When you buy clothes, you make sure they fit first.
Why not do the same with your financial plan?
Shifting your investment focus from growth to income in the years just before or during retirement makes sense for most people. But how do you know if an income strategy is really right for you?
Here we’ll share some tips to help you make that determination. We’ll cover: the basic objectives of investing for income; how those objectives fit the retirement goals of most Americans; who the exceptions are; and four questions to help decide if investing for income is right for you.
Let’s start with the basics. The income model is designed to achieve two primary objectives that become increasingly important as you near retirement: asset preservation and dependable income. Why are these objectives so important? Well, according to the Employee Benefit Research Institute, an estimated 40.6 percent of all U.S. households led by someone aged 35 to 64 are projected to run short of money during retirement.
In some cases, people struggle financially in retirement simply because they failed to save enough during their working years. However, in many cases, it’s not that simple. You may have saved plenty but end up struggling for other reasons. Maybe you never really got serious about retirement planning. Or perhaps you didn’t have a plan to help maximize your Social Security or help minimize the impacts of inflation. Maybe you have the same issue with taking your required minimum distributions. Those issues and others can jeopardize your retirement income no matter how much you’ve saved.
Now let’s look at how these core income objectives line up with the retirement goals of most people. A recent survey by the Teachers Insurance and Annuity Association found there are three common themes almost all Americans are looking for in retirement: One, they want freedom from financial worries. Two, they want flexibility, both with their lives and their finances. Lastly, they want to spend time with family, relax, and travel.
Chances are those themes sound familiar because they’re basically what you want from retirement, too. However, to make it happen, you need to go further. You need to identify your specific goals around those themes. Travel where? Relax how? Once you’ve identified your goals, the next step is to ask yourself how you want to pay for them. Would it be by selling stock shares? Probably not. Most likely, yours are the type of goals you’d want to pay for with your regular income stream. Once most people realize this, they quickly see the sense in having a financial plan geared toward generating more reliable income.
When we say the income strategy is right for most people, it must mean there are exceptions. There are basically three: First, if your investment goals are performance-based rather than purpose-based, you might be an exception. Purpose-based goals are those we’ve talked about. You’re investing for a purpose, typically so you can travel, relax, and spend time with family. If your goals are performance-based, it means performance is your only priority. Investing is a competition, and you want maximum return for its own sake or for bragging rights.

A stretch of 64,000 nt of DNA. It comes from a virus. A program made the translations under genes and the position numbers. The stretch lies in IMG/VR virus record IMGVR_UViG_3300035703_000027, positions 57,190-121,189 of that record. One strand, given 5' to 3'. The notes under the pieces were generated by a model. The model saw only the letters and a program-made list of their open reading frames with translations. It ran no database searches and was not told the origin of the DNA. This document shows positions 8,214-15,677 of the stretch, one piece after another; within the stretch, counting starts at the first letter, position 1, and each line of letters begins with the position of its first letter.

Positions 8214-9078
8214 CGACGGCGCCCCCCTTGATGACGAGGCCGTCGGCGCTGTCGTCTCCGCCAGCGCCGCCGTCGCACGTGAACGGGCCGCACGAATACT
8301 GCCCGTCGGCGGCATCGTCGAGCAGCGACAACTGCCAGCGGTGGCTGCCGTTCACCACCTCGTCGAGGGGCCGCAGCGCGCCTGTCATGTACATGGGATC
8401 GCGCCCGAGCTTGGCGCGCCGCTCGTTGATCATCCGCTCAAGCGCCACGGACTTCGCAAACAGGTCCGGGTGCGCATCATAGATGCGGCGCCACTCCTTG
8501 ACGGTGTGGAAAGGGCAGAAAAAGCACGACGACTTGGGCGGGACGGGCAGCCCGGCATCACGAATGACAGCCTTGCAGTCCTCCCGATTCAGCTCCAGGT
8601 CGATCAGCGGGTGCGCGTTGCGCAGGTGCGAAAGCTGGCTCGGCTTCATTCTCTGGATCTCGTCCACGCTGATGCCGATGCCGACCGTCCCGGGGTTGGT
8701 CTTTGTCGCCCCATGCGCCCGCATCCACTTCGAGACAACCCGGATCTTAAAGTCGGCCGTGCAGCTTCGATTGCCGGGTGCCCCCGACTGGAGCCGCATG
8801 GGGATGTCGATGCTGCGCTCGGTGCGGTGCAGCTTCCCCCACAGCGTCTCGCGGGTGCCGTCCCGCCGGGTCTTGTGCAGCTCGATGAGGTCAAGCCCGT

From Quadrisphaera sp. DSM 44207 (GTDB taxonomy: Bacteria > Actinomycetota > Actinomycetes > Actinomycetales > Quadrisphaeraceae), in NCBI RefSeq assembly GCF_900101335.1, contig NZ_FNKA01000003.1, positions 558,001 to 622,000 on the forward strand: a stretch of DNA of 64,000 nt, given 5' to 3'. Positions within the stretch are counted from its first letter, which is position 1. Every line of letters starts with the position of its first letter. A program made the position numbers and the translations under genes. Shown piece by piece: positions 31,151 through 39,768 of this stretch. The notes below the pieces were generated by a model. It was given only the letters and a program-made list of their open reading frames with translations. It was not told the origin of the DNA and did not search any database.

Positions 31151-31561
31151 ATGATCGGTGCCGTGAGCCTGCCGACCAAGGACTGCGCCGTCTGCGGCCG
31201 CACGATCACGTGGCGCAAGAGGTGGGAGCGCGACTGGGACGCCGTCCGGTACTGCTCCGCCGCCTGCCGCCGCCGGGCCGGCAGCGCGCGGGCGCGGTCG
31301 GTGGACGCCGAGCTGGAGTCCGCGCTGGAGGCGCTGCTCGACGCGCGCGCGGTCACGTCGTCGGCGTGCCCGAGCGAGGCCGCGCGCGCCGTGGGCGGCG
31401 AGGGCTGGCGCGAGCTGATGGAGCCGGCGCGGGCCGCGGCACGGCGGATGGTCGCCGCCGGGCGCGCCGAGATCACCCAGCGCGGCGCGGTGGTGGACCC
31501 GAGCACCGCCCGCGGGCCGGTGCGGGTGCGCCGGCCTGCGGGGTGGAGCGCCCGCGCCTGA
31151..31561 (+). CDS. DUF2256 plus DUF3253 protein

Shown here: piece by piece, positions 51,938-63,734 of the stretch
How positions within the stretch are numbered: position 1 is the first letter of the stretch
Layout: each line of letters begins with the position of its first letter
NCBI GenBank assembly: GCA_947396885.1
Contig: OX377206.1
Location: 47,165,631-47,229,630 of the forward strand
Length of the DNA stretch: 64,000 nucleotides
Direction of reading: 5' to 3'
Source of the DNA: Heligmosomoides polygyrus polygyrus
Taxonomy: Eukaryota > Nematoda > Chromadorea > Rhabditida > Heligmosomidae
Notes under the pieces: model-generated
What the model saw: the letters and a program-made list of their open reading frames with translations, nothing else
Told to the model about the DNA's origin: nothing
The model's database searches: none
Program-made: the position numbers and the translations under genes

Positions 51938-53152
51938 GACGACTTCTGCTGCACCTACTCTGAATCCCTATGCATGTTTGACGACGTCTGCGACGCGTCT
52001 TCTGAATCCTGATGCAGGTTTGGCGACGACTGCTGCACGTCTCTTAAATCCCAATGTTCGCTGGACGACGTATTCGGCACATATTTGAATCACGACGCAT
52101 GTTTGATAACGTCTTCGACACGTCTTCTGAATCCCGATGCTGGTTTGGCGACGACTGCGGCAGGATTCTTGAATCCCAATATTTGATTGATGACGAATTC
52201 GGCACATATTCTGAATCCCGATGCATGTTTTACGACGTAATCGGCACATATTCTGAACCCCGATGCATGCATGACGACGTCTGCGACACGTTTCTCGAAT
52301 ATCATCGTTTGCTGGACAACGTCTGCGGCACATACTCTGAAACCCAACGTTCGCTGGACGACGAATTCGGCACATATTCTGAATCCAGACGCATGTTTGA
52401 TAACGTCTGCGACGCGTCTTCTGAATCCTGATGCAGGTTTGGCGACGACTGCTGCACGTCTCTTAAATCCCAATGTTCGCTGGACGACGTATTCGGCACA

Two, if your retirement goals include a major purchase or leaving a large legacy, you might also be an exception. If that’s the case, you might need or want to pursue a level of growth that requires more risk – even if it means sacrificing flexibility and peace of mind. And three, you’re Warren Buffet or some other top institutional investor. If that’s the case, you have two things in your favor the average investor doesn’t have. One is a net worth so high you can afford a major loss, and the second is a controlling interest in the companies you invest in. If you’re an everyday minority shareholder, you have no such control. When you invest for growth, you’re just betting on probability, and there’s another word for that: gambling.
Now, here’s a short, four-question quiz to help you determine, once and for all, if the income model suits you:
Question one: Is peace of mind a high priority for your retirement? If you’re like most people, it is.
Question two: Is financial flexibility important to you? One thing many people worry about is having an advisor who can’t or won’t help them adapt to changes in their lives or in the financial markets.
Question three: Are your goals purpose-based or performance-based?
Finally, question four: Have you saved for retirement?
Most people have, although many worry that they haven’t saved enough. The good news is that lots of people also put too much emphasis on their lumpsum, and not enough on having the right strategy. Remember, there are many issues that can jeopardize your retirement income no matter how much you’ve saved. At the same time, a strategy that addresses those issues head-on can help you enjoy a successful retirement even if you think you haven’t saved enough.
Now, let’s check your answers. If you responded ‘yes’ to at least three of the four questions on this quiz, then the answer to the question, Is Investing for Income Right for Me, is probably also a resounding yes.
Investment Advisory Services offered through Sound Income Strategies, LLC, an SEC Registered Investment Advisory Firm. Arbor Financial Services of Florida, Inc. and Sound Income Strategies, LLC are not associated entities. Arbor Financial Services of Florida, Inc. is a franchisee of the Retirement Income Store. The Retirement Income Store and Sound Income Strategies LLC are associated entities.